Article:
The study from a United Nations report on microgrids authored by scholars from Carnegie Mellon’s Department of Engineering & Public Policy and UC Berkeley’s Energy & Resources Group (ERG) has been featured in Nature. The article refers to Professor Dan Kammen, stating, “Kammen says governments and companies should agree on some basic industry standards for regulation and finance, so that investment in microgrids — the only solution for some areas — expands rather than being undermined.”
The report is part of UN Secretary-General Ban Ki-moon’s call for businesses, governments, and civil society to achieve Sustainable Energy for All by 2030. The report highlights that microgrids are “the most dynamic aspect of the global energy system over the past several years.” The authors contrast “vicious cycles” with “virtuous cycles” of microgrid deployment and maintainence in rural areas. They conclude, claiming, “Adequate policy design helps microgrids to follow virtuous cycles by guaranteeing access to sustainable revenue streams through: a mix of proper tariff regulation, ongoing subsidies, facilitating access to private capital and supporting grid-injection from microgrid generation once the central grid arrives.”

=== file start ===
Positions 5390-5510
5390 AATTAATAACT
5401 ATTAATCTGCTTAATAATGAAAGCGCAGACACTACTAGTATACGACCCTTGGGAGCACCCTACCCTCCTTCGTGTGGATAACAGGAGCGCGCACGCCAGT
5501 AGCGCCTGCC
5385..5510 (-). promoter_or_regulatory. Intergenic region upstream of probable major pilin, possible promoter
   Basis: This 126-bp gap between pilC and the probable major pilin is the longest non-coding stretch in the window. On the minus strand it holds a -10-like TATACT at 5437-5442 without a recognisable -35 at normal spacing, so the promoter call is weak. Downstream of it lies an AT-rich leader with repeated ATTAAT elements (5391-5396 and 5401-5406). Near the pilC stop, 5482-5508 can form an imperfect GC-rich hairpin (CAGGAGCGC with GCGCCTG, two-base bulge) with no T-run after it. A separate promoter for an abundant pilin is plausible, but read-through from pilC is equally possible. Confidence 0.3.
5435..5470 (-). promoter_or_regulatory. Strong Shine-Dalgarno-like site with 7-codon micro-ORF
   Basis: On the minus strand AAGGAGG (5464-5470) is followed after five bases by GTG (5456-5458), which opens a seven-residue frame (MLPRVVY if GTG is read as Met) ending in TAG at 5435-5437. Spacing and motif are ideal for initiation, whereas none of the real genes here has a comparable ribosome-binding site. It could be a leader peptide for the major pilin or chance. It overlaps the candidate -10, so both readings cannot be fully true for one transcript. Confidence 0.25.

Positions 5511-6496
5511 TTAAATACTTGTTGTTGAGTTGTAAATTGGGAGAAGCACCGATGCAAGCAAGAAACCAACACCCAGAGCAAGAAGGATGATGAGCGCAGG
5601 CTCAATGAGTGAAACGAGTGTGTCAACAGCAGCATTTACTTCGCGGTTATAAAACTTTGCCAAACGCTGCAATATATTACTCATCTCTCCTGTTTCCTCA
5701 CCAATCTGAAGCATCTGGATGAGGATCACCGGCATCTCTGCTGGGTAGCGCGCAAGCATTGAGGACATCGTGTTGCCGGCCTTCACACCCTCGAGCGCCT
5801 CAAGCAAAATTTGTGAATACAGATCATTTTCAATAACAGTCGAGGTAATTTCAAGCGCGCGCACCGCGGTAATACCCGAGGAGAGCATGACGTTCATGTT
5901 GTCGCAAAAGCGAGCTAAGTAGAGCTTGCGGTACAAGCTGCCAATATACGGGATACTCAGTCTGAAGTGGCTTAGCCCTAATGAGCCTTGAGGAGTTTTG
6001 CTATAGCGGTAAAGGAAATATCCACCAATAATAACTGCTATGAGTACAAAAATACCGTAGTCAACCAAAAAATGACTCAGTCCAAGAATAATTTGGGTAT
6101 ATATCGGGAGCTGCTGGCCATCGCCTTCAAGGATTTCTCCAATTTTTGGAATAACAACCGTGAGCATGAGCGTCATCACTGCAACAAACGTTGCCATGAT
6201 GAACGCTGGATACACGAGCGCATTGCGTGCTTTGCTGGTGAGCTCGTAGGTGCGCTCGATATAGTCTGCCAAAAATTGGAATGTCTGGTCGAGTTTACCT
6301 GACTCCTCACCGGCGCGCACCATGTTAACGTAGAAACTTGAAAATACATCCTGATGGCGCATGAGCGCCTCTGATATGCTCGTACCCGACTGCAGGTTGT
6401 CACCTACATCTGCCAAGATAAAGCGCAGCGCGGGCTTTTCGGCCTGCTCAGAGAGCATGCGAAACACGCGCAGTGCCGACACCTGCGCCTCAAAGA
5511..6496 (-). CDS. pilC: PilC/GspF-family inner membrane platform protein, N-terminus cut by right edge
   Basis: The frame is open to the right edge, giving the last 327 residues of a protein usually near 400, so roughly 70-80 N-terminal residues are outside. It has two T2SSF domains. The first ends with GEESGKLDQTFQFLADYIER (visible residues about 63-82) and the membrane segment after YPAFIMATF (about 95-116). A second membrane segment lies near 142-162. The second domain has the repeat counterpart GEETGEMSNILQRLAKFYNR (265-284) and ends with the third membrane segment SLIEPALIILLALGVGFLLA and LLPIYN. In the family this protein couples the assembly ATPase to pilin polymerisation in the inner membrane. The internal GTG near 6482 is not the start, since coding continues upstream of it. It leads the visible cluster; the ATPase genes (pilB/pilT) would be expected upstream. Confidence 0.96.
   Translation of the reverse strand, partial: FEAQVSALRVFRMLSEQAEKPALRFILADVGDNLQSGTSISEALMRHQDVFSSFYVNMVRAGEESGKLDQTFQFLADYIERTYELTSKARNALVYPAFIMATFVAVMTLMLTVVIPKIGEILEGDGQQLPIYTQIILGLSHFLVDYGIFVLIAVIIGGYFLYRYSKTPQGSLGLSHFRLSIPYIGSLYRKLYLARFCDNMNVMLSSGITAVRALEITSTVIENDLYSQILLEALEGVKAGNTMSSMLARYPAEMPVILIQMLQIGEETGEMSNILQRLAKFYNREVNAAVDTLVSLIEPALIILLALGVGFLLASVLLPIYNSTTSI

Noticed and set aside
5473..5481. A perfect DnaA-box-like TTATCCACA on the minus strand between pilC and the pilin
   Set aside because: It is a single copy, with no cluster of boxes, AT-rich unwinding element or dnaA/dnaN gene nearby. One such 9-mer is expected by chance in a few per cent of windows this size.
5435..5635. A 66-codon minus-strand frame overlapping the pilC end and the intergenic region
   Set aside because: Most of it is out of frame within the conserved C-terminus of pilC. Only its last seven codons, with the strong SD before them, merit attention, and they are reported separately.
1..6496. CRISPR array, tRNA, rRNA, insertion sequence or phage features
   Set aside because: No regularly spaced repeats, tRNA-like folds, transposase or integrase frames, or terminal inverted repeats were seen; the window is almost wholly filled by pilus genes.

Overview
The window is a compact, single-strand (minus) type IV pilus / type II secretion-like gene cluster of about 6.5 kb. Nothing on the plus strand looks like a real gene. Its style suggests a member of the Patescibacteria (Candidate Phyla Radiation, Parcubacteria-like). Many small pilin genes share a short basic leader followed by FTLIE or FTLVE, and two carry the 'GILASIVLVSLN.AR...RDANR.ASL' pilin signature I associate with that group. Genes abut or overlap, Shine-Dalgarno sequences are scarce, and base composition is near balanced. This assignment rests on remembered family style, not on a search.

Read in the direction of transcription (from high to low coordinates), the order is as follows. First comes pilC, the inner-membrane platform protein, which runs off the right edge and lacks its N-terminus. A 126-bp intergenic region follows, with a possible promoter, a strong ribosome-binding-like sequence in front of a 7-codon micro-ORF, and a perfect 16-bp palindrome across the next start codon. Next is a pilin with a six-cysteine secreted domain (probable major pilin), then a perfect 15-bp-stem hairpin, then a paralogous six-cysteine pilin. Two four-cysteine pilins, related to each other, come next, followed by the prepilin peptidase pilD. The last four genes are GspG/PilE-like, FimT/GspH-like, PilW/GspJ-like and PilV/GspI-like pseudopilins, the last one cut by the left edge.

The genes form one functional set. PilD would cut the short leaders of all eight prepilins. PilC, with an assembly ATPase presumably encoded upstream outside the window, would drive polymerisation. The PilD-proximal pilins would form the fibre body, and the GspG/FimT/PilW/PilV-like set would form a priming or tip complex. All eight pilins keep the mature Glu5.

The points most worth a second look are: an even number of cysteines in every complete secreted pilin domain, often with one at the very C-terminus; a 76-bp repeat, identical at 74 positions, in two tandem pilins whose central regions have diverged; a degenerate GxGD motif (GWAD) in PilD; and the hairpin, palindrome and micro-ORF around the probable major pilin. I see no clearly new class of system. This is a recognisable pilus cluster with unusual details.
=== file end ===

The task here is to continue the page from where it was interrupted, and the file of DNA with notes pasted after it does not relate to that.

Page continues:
The authors of the report are Daniel Schnitzer (PhD Carnegie Mellon), Deepa Shinde Lounsbury (ERG MA’13), Juan Pablo Carvallo (ERG PhD), Ranjit Deshmukh (ERG PhD), Professor Jay Apt (Carnegie Mellon), and Professor Daniel M. Kammen.